With so many different companies and plans available, it is important to understand major differences for available health care. Essentially, medical insurance in America breaks down to two categories–public health care and private insurance. Within the public health care umbrella lie 2 very different programs– Medicare and Medicaid. It is important to recognize the differences of Medicaid and Medicare because they serve two entirely separate purposes. Private health care can be extremely complicated but also essentially breaks down to two components–indemnity insurance and managed health care plans. Indemnity insurance is less common while managed health care plans, which include PPOs, HMOS, and more, are growing steadily in popularity. As the graph below states, between 2007 and 2008, enrollment for private health care dropped while public health care participants grew.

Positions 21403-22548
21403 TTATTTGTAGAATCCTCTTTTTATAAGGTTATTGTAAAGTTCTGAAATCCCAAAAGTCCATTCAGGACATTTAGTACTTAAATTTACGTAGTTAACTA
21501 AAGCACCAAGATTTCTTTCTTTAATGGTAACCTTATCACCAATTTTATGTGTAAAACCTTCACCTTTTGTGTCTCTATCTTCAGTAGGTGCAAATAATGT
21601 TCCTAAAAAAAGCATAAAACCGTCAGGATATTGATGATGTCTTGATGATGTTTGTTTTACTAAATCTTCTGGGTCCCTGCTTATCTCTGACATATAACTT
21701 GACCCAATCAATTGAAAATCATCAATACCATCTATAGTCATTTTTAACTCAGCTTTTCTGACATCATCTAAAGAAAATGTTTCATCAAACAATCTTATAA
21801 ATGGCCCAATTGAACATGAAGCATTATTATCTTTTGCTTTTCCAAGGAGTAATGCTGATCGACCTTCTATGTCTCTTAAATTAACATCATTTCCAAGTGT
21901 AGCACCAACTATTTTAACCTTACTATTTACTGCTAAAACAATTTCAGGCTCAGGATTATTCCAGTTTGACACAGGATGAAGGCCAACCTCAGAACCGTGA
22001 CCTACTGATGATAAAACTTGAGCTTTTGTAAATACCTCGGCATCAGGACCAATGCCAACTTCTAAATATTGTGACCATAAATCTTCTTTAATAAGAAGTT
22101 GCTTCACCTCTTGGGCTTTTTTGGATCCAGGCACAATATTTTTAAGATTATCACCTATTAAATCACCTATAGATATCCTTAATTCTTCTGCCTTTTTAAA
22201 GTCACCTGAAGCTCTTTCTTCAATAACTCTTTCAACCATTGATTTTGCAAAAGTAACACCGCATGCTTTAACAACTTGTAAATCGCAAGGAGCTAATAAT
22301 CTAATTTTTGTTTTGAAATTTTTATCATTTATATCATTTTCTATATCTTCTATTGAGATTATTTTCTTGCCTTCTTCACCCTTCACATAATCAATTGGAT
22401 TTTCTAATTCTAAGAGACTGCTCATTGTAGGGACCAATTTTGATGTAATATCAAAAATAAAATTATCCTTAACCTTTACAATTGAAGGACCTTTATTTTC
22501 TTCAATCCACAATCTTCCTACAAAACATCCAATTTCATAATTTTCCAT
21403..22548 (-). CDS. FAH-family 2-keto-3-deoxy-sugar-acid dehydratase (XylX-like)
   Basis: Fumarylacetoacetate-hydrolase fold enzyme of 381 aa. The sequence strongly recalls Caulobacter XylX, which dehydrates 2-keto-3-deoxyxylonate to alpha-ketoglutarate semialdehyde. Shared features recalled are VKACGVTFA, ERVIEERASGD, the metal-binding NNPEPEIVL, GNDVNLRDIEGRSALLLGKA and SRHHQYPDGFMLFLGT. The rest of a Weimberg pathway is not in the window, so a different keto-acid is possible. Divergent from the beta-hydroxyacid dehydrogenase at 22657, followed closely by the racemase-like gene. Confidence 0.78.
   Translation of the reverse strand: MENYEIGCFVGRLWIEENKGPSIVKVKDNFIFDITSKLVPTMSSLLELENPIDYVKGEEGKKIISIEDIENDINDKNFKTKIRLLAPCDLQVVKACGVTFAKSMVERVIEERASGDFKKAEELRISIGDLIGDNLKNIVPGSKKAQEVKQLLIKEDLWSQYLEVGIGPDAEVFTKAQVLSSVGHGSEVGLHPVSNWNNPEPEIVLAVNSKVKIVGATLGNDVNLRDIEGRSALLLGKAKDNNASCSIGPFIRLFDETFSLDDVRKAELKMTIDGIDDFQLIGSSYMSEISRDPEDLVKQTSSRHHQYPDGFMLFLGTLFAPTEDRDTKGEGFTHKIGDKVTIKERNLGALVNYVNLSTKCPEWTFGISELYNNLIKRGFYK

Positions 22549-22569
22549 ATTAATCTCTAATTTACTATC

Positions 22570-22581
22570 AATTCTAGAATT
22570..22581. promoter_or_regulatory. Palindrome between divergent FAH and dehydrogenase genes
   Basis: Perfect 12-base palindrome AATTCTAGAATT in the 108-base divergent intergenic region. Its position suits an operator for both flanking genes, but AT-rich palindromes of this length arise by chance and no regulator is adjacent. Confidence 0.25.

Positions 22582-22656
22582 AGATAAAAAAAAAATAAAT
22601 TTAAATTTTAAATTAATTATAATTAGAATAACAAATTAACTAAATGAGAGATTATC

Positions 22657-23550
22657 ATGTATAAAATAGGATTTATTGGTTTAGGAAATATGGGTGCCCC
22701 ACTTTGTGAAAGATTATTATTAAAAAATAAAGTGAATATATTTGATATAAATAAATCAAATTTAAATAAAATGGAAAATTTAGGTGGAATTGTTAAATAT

Private Health Care recipients are required to pay a premium for their services, while Medicare Part A and Medicaid recipients are not required to pay any premiums. Medicare Parts B, C, and D all include premiums and are sometimes managed by private insurance companies (but still operate under federal guidelines).
One extreme difference between private insurance and public health care lies in eligibility based on health. Public health insurance and employer sponsored health care programs must insure all eligible applicants while private companies can deny coverage if they find an applicant to be “too high risk”.
It is important to understand the differences between health care plans which can often become complicated or change periodically. For information regarding Medicare in Texas or Medicare in Wisconsin, or simply questions or inquires about anything listed on our website, feel free to contact us or comment below.
*information gathered from the US Census Bureau